Clauses in the U.S. Constitution that guarantee religious freedom are among the most prolific sources of litigation before the U.S. Supreme Court, former U.S. Solicitor General Rex E. Lee said Tuesday.
Lee spoke at Brigham Young University to several hundred students and faculty members. He said that in years past religious issues were not prominent among constitutional cases, but that has changed."The religion clauses have definitely made up for lost ground over the last 40 years," he said. "The safest prediction of all is that the religion clauses will continue to be a fruitful and fascinating source of litigation."
The clauses are contained in the First Amendment to the Constitution. They guarantee free exercise of religion and prohibit the government from establishing a state religion.
As cases involving these rights come before the Supreme Court, justices have had to interpret constitutional rights. Lee said the wall separating church and state is not strictly upheld, and if it were, Americans might lose some of the traditions they take for granted, like having Christmas designated a national holiday and using references to deity in the Pledge of Allegiance and on coins.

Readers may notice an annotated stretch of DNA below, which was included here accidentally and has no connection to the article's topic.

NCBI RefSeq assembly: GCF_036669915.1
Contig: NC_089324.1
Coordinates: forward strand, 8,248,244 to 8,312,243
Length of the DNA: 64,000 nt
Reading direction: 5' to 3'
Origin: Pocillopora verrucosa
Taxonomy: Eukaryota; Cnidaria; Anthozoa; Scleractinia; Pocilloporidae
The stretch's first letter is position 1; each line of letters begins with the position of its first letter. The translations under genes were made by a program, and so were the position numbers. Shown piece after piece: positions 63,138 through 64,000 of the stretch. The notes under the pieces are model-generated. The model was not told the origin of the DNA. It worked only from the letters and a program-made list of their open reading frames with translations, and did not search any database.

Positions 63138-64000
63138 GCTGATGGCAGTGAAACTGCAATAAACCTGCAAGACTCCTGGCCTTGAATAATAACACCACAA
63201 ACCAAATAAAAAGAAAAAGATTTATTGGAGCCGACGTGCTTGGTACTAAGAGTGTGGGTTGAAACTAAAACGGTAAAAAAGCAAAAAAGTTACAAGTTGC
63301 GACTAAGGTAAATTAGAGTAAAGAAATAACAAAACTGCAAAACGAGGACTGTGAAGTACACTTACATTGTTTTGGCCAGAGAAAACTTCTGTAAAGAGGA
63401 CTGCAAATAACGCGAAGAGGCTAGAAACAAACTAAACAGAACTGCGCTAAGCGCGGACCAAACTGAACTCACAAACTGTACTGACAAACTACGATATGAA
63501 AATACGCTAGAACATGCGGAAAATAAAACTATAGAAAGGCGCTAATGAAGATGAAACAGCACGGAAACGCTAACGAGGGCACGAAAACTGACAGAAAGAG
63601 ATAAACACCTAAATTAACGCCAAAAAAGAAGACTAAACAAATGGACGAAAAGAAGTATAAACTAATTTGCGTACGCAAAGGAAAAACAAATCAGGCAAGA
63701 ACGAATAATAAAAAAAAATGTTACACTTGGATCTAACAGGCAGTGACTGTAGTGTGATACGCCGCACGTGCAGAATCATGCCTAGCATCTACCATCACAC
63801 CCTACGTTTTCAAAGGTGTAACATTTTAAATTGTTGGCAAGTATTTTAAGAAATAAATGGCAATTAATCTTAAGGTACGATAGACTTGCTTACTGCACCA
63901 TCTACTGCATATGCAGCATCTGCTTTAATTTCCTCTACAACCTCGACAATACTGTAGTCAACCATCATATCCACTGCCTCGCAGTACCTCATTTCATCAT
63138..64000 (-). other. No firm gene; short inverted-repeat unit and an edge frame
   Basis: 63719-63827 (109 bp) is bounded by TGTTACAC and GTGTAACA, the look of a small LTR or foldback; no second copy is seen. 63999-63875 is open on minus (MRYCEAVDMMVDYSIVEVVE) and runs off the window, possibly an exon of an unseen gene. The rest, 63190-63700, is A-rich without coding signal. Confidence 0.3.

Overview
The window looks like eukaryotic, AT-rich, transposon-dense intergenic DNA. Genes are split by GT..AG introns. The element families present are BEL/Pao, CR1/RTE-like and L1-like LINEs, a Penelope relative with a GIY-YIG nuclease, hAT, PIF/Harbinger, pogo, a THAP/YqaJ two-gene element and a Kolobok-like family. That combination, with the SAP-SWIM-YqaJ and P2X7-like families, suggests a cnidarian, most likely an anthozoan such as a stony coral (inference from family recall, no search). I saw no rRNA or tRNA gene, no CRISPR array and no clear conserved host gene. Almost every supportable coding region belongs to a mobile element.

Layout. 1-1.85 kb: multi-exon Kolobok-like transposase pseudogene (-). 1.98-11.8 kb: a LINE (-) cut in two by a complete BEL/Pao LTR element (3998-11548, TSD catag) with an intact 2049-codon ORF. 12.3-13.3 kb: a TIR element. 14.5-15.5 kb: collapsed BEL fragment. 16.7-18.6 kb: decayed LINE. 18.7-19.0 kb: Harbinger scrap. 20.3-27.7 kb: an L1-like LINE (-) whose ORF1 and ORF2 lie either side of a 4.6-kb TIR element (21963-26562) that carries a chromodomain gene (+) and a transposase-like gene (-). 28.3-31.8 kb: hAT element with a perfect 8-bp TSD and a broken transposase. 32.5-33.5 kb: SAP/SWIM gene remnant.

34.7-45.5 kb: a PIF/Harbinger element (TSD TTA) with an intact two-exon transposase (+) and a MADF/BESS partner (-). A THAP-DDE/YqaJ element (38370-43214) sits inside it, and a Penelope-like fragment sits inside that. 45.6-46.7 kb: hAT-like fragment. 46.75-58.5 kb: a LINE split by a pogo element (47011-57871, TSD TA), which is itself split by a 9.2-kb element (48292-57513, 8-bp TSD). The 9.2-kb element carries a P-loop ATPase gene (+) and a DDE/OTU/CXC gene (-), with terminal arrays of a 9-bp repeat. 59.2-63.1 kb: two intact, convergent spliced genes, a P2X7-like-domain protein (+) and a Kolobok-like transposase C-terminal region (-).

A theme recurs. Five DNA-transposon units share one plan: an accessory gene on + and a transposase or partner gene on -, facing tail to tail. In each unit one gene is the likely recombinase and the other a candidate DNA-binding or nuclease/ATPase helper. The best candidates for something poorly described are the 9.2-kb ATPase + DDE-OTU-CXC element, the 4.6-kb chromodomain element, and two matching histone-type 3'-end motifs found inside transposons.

"These kinds of references are the kinds of things that would probably not be permitted if the wall (eparating church and state) were high and impenetrable," he said.
Tax deductions for religious donations might also be eliminated, Lee said.
The two central religion clauses have come into conflict with one another in some recent cases, and when that happens, free exercise usually wins over establishment, he said. For instance, in a recent case, a college had prohibited religious groups from using its facilities to avoid violating separation between church and state. A religious group sued on grounds of discrimination, and the court found in its favor.
Lee, founding dean of the BYU law school, was solicitor general from 1981 to 1985 and was assistant attorney general in the civil division of the Department of Justice from 1975 to 1977. He was a law clerk to Supreme Court Justice Byron R. White in 1963 and became an associate in the law firm Jennings, Strouss, Salmon and Trask in Phoenix in 1964. He joined the firm as a partner in 1967.
He now practices with Sidley and Austin, arguing almost exclusively before the Supreme Court. He combines his private practice with teaching constitutional law at BYU as the George Sutherland professor of law.